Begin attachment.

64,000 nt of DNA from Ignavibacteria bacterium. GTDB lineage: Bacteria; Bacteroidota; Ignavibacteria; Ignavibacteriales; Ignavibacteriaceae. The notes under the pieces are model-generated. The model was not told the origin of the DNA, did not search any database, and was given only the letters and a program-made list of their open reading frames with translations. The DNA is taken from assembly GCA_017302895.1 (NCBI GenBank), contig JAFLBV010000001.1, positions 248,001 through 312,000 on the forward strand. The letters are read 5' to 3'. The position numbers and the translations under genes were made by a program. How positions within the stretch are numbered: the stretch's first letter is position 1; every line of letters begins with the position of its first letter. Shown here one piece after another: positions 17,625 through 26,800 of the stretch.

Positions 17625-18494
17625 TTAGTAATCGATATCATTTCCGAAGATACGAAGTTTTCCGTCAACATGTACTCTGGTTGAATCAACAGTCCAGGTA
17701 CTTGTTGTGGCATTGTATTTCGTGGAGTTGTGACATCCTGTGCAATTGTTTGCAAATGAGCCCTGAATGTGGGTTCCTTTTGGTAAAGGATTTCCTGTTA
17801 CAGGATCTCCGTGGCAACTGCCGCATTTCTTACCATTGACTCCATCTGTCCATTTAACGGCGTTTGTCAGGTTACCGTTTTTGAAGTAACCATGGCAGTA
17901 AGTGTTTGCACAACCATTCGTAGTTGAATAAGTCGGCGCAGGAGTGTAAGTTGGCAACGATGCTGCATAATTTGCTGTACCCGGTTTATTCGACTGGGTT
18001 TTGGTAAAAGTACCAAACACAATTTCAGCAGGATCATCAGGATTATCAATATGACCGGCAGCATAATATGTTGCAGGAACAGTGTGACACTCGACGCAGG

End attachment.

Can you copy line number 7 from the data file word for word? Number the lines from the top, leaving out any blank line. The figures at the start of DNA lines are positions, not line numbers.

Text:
18001 TTGGTAAAAGTACCAAACACAATTTCAGCAGGATCATCAGGATTATCAATATGACCGGCAGCATAATATGTTGCAGGAACAGTGTGACACTCGACGCAGG